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Sooo...What If You HATE Oral?

If the thought of giving or receiving head makes your stomach turn, this is for you.

Sex

Recently, while talking to one of my married friends, she told me that the topic of oral sex came up in their household. All of her and her husband's children, minus one, are young teenagers at this point. And so, when one of them came into the kitchen and said, "Do you and daddy have oral sex?" and my friend replied with, "Absolutely", I rolled at her candor and how her child was like, "Eww!". The way I see it, good for them that they are so open about sex. After all, it's how their children got here.

Yet, as I thought more about fellatio and cunnilingus, I also reflected on the various responses and reactions I've witnessed, every time one or both acts are mentioned. I'd have to say that probably around 7 times out of 10, oral sex is spoken of, by both men and women, very fondly. Oh, but there is that 30 percent who, whether it's giving head and/or receiving it, words cannot express how much they find the act to be close to grotesque and definitely unappealing. "Problem" is oftentimes, when someone like this is in a relationship, that sentiment isn't even close to being mutual. And sometimes, that can rock the boat of the relationship, more than a little bit.

That's what we're gonna tackle today. If you're someone who thoroughly enjoys everything about sex other than giving oral and/or receiving it while you're partner is all for it, all day and every day (on both the giving and receiving end), here are some things to think about—that you might've never considered, quite this way, before.

Is It All in Your, Umm, Head?

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I've actually shared before that one of my favorite stories about a mom having "the sex talk" with her child for the first time came from a female comedian who was sharing her experience during a Ted Talk. Her daughter, who was somewhere between 8-10 at the time (I can't exactly remember), intently listened to her mother put her own spin on the birds and the bees. When her mom finished, the daughter then said, with a semi-horrified look on her face, "So you have sex where you pee?!", only for her mom to revisit how real that revelation was and respond by saying, "Yeah. It's kind of like taking a trip to your favorite amusement park and going to a toxic waste dump at the same time."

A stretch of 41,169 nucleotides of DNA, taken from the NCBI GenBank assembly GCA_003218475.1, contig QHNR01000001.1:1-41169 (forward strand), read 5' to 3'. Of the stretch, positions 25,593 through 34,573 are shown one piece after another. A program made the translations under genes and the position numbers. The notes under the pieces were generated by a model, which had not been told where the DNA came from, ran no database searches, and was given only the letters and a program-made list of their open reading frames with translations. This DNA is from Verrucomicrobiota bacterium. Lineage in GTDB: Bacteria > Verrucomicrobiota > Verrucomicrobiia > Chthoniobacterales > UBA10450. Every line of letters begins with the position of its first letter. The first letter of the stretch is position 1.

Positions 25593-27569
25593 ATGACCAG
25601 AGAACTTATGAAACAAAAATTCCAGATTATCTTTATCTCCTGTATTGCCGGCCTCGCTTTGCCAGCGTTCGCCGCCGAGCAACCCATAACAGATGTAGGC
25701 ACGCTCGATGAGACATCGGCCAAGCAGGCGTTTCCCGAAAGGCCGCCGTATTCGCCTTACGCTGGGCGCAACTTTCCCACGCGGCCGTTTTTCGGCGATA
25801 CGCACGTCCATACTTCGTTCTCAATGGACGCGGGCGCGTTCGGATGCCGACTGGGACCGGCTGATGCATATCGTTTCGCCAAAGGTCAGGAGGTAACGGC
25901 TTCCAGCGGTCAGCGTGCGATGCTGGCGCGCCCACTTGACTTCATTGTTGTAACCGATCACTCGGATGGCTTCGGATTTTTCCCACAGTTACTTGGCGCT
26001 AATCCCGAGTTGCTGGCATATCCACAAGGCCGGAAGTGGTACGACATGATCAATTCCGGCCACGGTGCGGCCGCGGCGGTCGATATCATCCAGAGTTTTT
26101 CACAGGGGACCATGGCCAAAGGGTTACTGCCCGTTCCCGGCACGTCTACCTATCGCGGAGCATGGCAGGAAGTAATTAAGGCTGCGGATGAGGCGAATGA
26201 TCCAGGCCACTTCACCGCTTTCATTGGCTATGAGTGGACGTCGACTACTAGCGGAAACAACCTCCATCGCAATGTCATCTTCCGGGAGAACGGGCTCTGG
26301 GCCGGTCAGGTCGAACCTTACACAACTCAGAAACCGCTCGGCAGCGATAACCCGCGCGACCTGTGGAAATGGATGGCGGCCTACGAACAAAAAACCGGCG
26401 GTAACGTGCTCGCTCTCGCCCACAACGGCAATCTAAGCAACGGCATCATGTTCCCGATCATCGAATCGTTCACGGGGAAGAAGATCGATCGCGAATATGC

Even though that might initially evoke some double yucks, just at the mere thought of it all, the reality is, when any of us who have sex, that's basically what's transpiring. For whatever reason, God himself designed us to relieve ourselves with the same parts of our body where sexual pleasure comes from. So, if that is a part of the reason why the thought of engaging in oral sex freaks you out, I get it. At the same time, God also created the people who invented things like showers, baths, washcloths and soap. So, if the reason why you struggle with the thought of participating in oral sex is because "he pees down there", I promise you that if you make the request that he hop in the shower first, you will feel more calm and confident. Or at least, you should.

Have You Ever Even Tried Oral Before?

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I'm going to be very TMI here for a moment. As someone who has participated in more than her fair share of fellatio, other than bracing myself for "the final act" (I'm sure you get it), to me, it really isn't that big of a deal. In many ways, it's like sucking on a really big…I guess "thumb" would be the best way to explain it. Yes, you have to factor in things like breathing, shifting speeds and endurance (based on how long your man's stamina is), but to tell you the truth, I'm actually far more impressed with men who go down on us—not because our vaginas aren't one of the best things on this entire planet but because, if he's doing things right, there is a lot of fluid going on down there, right off the rip.

That's why, whenever a woman tells me that she hates fellatio, my first question is, "Have you ever even tried it before?" because oftentimes, they haven't. And if you've come to the conclusion that you semi-loathe something that you've never even experienced before, well, you're either basing your decision on ignorance or the stories of others—and when it comes to something like sex, that twisted logic simply isn't good enough. As Mikey used to say in the throwback Life commercial, "Try it. You just might like it."